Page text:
Global Citizenship - The Power of Higher Education Institutions




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Jul 08, 2014
by Luke Stevenson
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Global Citizenship - The Power of Higher Education Institutions

Faculty and administrators from 20 colleges and high schools come to Salzburg to help create "sites of global citizenship" Salzburg Global Director of Education Jochen Fried with participants of GCP 59

Colleges and universities are vital institutions for addressing political, social, and economic concerns, be they at a local, national, or global level. The American social revolution of the 1960s is a great example of the power within higher education institutions to build people and thinkers who challenge the status quo and tackle the concerns within their country.

Educated young minds have time and again proved their worth by contributing to social protests regarding the Vietnam War, the civil rights movement and the current gay rights movement, which have helped shape the society we live in today. The increasingly international environment in which these institutions operate provide more opportunities - and challenges - for their students to become socially aware and active.

Salzburg Global Seminar has long since recognized the value of higher education institutions in creating the next generation of global citizens, with its Global Citizenship Program (GCP) (formerly known as the International Study Program) running since 2004. In addition to bringing students to Salzburg for several GCP sessions per year, Salzburg Global also hosts GCP sessions for the faculty and administrators of the institutions from which these students come to further embed the values and teaching of global citizenship in these centers for learning.

For the next two weeks faculty and administrators from 18 colleges and two high schools will come to Salzburg to examine the role their institutions play in helping develop globally-minded and socially-aware leaders as we continue into the 21st century. By convening both professors together with administrative staff, the two week-long sessions - entitled "Education for Global Citizenship: What, Why and How?" will explore the role the whole college and high school system can play in prioritizing global education and citizenship at higher education institutions, not only through teaching but also by developing other supporting programs that can take advantage of the new opportunities afforded by rapid globalization in inspiring future generations.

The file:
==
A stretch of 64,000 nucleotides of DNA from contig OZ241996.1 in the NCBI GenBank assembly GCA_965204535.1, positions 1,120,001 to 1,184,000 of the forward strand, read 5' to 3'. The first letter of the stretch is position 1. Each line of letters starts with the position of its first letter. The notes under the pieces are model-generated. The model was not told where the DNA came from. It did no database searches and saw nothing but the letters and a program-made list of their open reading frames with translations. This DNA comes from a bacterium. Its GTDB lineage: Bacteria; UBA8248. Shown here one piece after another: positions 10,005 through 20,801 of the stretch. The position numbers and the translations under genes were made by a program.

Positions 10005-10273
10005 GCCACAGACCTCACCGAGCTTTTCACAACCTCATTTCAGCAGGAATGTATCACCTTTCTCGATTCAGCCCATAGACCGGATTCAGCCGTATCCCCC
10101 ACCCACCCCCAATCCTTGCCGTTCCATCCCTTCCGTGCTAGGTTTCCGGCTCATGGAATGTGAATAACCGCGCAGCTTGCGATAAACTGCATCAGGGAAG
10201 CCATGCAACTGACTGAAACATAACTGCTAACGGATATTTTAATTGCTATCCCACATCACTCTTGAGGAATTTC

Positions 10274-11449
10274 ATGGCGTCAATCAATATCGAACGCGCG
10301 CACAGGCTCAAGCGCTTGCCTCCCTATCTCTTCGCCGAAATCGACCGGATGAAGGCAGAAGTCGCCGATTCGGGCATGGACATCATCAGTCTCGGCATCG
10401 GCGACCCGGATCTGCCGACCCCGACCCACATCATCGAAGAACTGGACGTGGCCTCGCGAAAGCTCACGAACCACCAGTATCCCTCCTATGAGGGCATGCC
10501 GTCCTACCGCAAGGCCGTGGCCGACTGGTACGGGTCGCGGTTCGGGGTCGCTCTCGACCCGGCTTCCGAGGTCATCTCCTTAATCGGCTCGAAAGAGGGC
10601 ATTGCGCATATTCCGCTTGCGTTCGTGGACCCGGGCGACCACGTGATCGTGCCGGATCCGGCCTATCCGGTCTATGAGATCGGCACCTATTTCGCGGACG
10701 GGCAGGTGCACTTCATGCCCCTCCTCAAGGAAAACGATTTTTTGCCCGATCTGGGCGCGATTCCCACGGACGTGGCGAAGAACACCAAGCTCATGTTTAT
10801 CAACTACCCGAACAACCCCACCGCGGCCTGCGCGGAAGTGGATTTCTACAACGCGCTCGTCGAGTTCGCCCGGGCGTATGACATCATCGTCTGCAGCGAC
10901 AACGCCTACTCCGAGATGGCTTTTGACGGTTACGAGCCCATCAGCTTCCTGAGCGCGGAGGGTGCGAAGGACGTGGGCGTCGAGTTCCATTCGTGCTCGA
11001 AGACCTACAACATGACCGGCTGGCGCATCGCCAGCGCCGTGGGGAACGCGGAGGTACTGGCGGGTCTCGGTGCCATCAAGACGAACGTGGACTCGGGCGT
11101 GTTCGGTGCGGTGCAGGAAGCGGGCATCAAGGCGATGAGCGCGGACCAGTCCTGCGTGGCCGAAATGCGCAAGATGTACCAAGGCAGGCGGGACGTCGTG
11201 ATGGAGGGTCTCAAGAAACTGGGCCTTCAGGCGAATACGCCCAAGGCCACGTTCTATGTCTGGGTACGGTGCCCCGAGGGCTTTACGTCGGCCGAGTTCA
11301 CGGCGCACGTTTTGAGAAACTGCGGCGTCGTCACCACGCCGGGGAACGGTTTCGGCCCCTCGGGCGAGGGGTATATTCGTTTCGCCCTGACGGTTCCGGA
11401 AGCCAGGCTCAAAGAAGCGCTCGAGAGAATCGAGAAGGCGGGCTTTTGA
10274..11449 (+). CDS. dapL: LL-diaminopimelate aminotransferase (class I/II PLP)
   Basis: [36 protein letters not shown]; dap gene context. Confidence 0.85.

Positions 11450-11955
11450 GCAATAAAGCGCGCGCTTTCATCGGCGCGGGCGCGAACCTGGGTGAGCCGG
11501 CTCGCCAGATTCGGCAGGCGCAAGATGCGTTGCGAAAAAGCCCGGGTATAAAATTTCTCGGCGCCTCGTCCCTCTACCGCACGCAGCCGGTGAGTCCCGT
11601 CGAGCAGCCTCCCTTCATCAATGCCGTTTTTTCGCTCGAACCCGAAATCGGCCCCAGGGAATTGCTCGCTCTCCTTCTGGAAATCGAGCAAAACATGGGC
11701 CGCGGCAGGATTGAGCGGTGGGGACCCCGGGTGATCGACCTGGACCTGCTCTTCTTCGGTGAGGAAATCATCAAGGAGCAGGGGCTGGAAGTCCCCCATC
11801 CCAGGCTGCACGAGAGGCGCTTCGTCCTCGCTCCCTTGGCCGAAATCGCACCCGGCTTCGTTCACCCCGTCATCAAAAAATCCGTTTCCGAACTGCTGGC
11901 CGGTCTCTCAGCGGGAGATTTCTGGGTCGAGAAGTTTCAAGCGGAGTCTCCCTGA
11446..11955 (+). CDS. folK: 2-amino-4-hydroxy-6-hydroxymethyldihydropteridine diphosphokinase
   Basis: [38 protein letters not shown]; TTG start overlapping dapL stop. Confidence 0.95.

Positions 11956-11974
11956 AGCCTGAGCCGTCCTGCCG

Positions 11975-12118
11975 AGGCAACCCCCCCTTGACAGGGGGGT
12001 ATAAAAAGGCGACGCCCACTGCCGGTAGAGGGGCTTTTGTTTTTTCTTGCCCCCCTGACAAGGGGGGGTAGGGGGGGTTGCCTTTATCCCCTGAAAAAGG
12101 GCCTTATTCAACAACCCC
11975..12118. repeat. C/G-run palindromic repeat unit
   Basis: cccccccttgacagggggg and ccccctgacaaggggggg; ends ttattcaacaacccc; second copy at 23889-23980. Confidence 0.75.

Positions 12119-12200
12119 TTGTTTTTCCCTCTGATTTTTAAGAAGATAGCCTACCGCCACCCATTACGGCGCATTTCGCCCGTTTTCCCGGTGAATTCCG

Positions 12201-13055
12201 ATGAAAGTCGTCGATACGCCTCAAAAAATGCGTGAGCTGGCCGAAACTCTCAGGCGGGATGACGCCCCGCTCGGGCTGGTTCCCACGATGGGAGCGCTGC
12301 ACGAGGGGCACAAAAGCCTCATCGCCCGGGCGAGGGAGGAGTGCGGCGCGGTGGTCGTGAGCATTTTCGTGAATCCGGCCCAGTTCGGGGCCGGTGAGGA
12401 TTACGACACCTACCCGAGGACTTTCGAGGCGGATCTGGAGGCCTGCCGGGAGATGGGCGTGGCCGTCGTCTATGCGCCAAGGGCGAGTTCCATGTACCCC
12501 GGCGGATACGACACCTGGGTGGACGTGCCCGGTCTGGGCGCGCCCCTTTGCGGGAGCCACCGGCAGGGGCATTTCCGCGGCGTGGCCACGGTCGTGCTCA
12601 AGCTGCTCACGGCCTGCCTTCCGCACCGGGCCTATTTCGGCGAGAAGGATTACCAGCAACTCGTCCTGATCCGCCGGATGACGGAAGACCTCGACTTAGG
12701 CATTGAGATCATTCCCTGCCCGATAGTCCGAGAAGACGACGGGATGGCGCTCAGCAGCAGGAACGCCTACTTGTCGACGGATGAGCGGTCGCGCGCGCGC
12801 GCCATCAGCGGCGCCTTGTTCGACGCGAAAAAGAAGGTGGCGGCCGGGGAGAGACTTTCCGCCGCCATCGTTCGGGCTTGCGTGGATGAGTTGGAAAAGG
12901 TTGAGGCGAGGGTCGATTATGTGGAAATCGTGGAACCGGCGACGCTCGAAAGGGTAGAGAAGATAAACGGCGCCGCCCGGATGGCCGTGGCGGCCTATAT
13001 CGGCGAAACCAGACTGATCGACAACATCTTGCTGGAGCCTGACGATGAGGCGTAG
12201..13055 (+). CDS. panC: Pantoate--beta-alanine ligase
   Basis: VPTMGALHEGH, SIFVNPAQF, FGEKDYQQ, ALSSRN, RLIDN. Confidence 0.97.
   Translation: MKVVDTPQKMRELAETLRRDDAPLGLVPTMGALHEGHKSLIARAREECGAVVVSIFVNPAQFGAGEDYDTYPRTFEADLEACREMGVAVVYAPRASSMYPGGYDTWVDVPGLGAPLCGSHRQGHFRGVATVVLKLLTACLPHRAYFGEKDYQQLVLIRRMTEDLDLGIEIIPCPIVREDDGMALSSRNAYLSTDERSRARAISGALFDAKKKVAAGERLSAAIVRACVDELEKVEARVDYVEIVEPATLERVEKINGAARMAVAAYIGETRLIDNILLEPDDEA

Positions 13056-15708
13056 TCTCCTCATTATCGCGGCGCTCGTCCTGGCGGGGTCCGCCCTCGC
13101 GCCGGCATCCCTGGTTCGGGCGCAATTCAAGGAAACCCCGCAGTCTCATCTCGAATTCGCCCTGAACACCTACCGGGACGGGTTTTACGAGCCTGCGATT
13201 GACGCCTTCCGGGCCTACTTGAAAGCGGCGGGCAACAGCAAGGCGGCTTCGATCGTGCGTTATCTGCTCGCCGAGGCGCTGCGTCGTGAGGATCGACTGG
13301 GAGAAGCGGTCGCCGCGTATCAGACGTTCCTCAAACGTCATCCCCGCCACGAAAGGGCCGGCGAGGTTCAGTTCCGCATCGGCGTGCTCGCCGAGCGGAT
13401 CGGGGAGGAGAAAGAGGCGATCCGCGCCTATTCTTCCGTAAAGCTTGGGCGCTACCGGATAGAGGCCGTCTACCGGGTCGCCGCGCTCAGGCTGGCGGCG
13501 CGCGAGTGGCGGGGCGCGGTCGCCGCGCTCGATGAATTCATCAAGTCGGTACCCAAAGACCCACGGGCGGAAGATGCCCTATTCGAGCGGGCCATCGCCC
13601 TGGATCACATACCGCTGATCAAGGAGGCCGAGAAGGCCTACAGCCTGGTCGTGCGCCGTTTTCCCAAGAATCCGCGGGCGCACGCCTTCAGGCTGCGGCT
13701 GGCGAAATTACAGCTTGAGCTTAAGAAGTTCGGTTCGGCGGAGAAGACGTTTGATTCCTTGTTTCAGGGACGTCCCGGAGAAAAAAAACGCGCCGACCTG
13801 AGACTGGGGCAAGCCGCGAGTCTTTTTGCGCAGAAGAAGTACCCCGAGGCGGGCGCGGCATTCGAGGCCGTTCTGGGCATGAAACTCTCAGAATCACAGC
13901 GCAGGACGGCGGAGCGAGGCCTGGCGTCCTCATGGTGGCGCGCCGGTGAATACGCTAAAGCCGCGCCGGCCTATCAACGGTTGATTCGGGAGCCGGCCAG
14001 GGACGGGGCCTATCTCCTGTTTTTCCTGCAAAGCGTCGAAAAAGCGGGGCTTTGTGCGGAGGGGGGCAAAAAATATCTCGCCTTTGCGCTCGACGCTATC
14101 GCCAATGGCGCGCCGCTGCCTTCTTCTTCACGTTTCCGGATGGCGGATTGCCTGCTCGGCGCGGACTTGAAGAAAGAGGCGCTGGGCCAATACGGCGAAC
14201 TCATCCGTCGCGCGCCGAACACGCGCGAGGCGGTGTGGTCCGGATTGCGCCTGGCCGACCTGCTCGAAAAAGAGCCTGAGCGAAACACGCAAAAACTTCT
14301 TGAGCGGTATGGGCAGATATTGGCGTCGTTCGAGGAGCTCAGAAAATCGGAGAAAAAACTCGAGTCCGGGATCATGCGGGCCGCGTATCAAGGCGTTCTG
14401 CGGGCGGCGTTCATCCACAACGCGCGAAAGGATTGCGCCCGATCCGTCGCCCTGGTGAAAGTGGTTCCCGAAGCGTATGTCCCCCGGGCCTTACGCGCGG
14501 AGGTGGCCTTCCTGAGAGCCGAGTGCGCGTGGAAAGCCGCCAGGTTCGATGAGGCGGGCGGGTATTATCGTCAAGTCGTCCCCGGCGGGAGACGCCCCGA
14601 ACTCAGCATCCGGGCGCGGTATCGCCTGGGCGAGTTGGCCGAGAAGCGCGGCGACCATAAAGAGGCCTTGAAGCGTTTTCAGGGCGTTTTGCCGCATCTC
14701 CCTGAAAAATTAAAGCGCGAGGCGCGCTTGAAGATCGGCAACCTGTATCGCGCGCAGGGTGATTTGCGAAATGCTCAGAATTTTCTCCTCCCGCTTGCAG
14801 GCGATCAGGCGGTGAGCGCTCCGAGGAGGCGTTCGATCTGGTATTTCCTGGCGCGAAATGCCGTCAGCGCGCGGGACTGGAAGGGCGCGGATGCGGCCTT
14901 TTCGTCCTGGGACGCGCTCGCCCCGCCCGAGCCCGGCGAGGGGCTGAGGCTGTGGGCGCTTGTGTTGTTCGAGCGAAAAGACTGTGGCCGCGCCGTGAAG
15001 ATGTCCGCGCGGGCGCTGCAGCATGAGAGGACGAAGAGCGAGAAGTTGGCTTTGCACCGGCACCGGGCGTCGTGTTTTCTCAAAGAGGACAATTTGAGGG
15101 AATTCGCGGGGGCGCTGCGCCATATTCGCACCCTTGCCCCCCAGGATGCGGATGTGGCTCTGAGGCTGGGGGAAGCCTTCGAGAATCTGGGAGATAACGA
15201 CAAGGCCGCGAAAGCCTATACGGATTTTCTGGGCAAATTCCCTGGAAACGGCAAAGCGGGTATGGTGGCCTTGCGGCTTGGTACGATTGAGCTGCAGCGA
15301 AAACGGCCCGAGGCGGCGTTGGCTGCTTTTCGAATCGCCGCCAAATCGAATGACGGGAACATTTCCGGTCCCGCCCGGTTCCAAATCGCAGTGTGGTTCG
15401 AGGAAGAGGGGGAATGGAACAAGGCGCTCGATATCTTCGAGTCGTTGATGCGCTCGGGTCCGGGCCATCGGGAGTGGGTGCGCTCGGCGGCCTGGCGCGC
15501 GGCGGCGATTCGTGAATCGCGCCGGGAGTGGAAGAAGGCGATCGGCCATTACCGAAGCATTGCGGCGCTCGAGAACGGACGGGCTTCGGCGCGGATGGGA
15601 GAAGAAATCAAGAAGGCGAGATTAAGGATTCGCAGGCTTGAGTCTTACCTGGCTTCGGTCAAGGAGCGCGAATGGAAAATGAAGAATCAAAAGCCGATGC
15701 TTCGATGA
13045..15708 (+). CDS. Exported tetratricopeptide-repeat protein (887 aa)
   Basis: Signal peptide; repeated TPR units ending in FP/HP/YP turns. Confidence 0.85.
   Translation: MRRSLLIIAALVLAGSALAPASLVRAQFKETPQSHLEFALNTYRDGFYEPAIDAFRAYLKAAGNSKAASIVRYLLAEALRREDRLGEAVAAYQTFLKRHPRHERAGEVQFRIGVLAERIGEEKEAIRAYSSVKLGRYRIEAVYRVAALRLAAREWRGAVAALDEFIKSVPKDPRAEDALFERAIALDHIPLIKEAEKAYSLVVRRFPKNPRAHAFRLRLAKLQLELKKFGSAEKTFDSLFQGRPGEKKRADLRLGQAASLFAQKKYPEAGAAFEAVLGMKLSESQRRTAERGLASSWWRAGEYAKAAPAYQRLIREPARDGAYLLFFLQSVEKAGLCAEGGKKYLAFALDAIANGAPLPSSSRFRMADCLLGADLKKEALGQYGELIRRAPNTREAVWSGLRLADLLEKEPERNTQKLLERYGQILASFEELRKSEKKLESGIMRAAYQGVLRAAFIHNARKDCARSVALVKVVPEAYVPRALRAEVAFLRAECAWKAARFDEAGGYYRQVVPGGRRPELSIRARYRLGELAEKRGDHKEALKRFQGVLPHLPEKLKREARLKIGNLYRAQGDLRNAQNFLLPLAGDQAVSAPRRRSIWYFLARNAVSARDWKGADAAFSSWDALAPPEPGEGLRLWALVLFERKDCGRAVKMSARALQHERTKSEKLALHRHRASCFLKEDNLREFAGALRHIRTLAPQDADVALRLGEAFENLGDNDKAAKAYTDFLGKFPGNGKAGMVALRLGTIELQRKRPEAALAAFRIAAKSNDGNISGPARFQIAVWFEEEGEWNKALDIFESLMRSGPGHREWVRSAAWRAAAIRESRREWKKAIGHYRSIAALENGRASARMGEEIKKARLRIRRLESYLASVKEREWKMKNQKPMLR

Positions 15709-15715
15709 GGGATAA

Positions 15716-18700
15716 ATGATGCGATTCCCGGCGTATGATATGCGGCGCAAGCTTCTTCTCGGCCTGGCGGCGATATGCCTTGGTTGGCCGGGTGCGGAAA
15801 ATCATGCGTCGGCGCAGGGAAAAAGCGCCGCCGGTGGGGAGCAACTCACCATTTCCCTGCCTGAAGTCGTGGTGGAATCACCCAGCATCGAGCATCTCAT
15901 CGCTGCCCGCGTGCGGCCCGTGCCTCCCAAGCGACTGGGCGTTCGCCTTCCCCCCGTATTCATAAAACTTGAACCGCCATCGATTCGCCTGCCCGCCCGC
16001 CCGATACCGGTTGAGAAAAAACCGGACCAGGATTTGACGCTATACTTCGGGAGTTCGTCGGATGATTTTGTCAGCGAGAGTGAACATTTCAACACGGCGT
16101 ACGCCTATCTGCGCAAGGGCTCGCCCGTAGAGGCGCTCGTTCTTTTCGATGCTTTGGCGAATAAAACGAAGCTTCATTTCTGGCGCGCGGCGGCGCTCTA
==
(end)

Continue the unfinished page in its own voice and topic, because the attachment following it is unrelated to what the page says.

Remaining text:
While universities, colleges and high schools are often central to their local communities, the developing technological age has given students the opportunities to become global citizens, who once could affect change in their nations, but now have the potential of doing it across physical borders. How their educators prepare them for this will be vital in not only how these global citizens might be involved in future social movements, but also how they will live and work in the complex interdependent society of today and the future, and contribute to improving the common global welfare of our planet and its inhabitants.

The more than 70 participants over the two sessions will debate and develop action plans for what roles college and high schools have in preparing their students as leaders in the 21st century, what skills their students need to be active global citizens and how as educators can effectively equip them for the challenge. Furthermore they will aim to build links between the people at the session on how those committed to global education can learn from and support one another.

The plans developed in Salzburg will then be taken back to the participants' respective colleges and universities to be implemented into their existing institutional activities. Alternatively the participants can use what they develop over the session to innovate new approaches on how to expand education for global citizenship, and help advance the goal of the Global Citizenship Program: to foster deep and sustainable institutional change that will allow Salzburg Global's partner schools and colleges to become "sites of global citizenship" and inspire, develop and motivate the global citizens, leaders and social revolutionaries of the future.